Voice/Vision Holocaust Survivor Oral History Archive

Alexander Karp - September 14, 1995

Evacuation from Kochendorf

How long were you in Kochendorf, do you remember?

Kochendorf, we were from sometime mid part of September to towards the, uh, latter part of March.

And then what happened?

In March, when the Allied Forces were closing in again from various different direction, we got word that we are going to be evacuated out of Kochendorf, and we are going to be transported to Dachau, and it was just outside Munich, and sure enough, one day came, and they said you better be, be ready tomorrow morning. Now, there were two phases to that. Some of us left by train, and some of the camp--some of the people were walking, marching. The distance wasn't really that great, but it still took us almost four days to get from Kochendorf to Munich.

Did you go on the train?


You went four days by train?


Four days by train?

Yep. Because we had to zigzag, you know, because some of the rail lines were, were cut off by the Allied Forces, and in order for them to get us, they had to zigzag. I remember we went, we stopped at a train station in Ulm, but it was out of the way, and many times we stopped, we couldn't proceed, because, uh, there may have been military movements on the rails and so forth, but it took us four days, and if I'm correct, the distance is only a hundred and twenty kilometer. It wasn't that far. And that was again, a really trying four days, because the cold was unbearable. March in the German Bayerische Mountains. Cold can go down well, I don't know, well below freezing point, that's not even the word, but it could go five, ten below or whatever freezing, and there was no food. There was no drink.

For four days.

For four days. We were not supplied with anything. And I can say that, that at least half of the people died on the way going to Dachau, and that was from being exposed to the weather, no eating, no drinking, sickness and so forth.

Were there dead people in the car you were in, in your...

Yes. They were kept over there.

So, some of the people in the same car as you were in had also died.

Yeah, yeah. Now, there were, particular one father, one family, three sons and a father. Only one son survived that trip. Two sons and the father passed away. I remember their name, Jacob, Jacob, yep. That was their family name, and ironically what we did to shield ourselves a little bit from, from the cold, we used dead bodies, you know, to cover.

You covered yourselves with the bodies?

Yeah. And it was very unfortunate that my uncle where I was very close and fighting it through the previous months--he, he didn't get onto the train. He was with one of the marching group, and after four days, we got into Dachau, took us in to get a shower, and in the hot shower, there was from the remaining people who, who was alive, half of them died right there, right on the floor in the shower, because, you know, you were so weak that when that hot shower hit you, whether it was heart attack or just, just being, being without strength, weak and fall over, you know, a lot of them, a lot of them passed away. I mean, this is something I haven't been thinking of daily through past fifty years, but as I'm talking about it, the picture is in front of me. The showerheads were pouring all the water. People just falling, falling, falling. That's it. And, we were there for approximately four weeks in Dachau.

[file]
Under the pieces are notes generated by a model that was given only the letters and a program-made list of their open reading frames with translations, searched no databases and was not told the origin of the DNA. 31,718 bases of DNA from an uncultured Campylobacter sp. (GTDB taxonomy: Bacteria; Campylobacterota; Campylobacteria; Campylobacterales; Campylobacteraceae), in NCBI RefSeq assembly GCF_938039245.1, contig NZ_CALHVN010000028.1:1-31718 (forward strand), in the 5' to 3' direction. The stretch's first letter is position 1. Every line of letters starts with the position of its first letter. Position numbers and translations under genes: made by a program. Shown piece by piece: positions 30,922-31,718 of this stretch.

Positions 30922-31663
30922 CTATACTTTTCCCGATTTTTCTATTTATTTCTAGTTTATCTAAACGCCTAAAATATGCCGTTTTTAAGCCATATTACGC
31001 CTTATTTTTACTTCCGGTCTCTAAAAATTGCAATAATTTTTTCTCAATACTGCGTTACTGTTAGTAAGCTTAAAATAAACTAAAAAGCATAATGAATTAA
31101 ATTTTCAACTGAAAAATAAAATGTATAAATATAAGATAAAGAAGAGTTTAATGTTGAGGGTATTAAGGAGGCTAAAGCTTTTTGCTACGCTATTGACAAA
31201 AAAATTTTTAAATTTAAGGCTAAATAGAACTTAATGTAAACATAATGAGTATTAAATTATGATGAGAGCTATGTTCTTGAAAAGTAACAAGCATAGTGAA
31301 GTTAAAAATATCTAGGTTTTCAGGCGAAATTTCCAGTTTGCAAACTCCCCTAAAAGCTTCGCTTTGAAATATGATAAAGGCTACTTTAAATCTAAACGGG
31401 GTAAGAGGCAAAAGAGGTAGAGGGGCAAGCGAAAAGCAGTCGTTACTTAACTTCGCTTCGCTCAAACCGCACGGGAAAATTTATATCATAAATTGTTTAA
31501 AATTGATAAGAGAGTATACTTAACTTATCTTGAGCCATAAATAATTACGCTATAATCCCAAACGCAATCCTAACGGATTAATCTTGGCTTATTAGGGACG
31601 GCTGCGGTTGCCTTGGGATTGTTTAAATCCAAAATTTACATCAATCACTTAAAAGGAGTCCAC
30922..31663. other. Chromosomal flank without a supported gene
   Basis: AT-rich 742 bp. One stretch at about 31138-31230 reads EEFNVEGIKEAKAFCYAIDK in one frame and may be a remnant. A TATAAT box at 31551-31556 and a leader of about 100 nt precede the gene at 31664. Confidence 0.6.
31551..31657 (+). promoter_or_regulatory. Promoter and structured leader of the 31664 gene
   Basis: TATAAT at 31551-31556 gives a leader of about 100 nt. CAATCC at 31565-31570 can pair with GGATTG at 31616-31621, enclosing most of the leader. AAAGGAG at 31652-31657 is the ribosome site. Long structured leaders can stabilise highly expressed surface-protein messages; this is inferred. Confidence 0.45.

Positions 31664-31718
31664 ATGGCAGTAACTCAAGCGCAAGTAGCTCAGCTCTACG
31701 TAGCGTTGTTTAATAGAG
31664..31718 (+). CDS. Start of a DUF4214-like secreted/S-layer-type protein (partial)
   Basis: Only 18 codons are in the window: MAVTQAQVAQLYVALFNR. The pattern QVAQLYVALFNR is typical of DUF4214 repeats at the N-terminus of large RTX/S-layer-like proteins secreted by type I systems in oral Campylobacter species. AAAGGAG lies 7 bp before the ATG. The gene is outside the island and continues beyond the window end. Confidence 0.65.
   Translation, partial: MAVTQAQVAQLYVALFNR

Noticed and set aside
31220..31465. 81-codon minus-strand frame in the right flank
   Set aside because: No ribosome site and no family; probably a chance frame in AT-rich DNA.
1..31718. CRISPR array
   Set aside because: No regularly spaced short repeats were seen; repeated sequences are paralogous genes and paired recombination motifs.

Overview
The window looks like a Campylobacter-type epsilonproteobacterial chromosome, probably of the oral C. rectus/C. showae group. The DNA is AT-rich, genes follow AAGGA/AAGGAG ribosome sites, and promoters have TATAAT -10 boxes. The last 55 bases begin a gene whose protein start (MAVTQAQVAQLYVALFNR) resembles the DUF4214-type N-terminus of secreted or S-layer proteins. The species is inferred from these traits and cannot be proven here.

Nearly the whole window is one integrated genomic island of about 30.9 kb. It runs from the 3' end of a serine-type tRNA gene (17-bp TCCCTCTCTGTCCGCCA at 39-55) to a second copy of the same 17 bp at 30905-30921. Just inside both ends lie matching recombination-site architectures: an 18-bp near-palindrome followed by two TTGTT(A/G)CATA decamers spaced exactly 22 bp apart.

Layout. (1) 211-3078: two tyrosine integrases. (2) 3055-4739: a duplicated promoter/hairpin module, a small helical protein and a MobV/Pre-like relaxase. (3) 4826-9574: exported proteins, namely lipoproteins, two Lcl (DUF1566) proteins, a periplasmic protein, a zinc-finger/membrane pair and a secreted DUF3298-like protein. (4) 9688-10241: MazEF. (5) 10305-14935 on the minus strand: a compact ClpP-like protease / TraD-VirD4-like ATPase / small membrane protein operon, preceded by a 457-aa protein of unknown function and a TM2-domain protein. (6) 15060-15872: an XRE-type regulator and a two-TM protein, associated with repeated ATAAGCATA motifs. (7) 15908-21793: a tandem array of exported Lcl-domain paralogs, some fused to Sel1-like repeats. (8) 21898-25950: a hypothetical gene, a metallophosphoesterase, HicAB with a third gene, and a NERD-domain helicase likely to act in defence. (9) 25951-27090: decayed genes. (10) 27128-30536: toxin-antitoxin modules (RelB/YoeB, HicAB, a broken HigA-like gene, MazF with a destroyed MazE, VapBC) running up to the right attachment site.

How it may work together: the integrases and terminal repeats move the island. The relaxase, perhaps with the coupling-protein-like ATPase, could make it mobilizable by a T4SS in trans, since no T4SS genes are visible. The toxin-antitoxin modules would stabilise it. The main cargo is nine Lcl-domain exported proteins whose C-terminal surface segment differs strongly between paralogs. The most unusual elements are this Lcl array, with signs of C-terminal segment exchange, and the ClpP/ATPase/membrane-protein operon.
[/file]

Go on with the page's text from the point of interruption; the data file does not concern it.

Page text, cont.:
How did it feel to be separated from your uncle after...

Well, it was very sad, and it certainly, emotionally, it, it, it, it destroyed me, because figure that all these months, we fought jointly, separately to, to help each other survive, and here it is, and more so, when the group that he was in, came in to Dachau, and people who I knew from the camp, they were telling me that he is, he is not with the group. He's not with us. I told them, I says, "But he left with the group." "Yes, he left with the group, but somehow he disappeared." So, I had no other choice than to believe that he may have been, he may have died, he may have been shot. He may have, for whatever reason, that he is not alive, and about a couple of weeks later, um, I was told by someone who I knew that "Hey, I spotted your uncle. He is in the camp." Dachau. And we were reunited, and needless, needless to say, that, uh, I mean I was overjoyed, and I found out what has taken place. He was telling me he snuck away, he snuck out from the group as they were marching, and he hid in a barn on a farm. He was there for a couple of days, and the farmers, when they found out that he is there, they fed him. They gave him some food, because this was already, I mean, everybody knew, including the farmers or whoever they may have been, except the fanatics perhaps, that the war is just a matter of time. That it will end. And they kept him there for several days, but then they told him, "Look, we can't keep you here, because there are still some roaming German soldiers. It could be the SS. It could be the Wehrmacht. It could be whoever it may be, and if they find you here, not only that they going to shoot you, they going to shoot us, too." So they asked him to leave, and he left. Um, he joined another transport where it was coming in the same direction. He just stepped into the line and then he kept coming...

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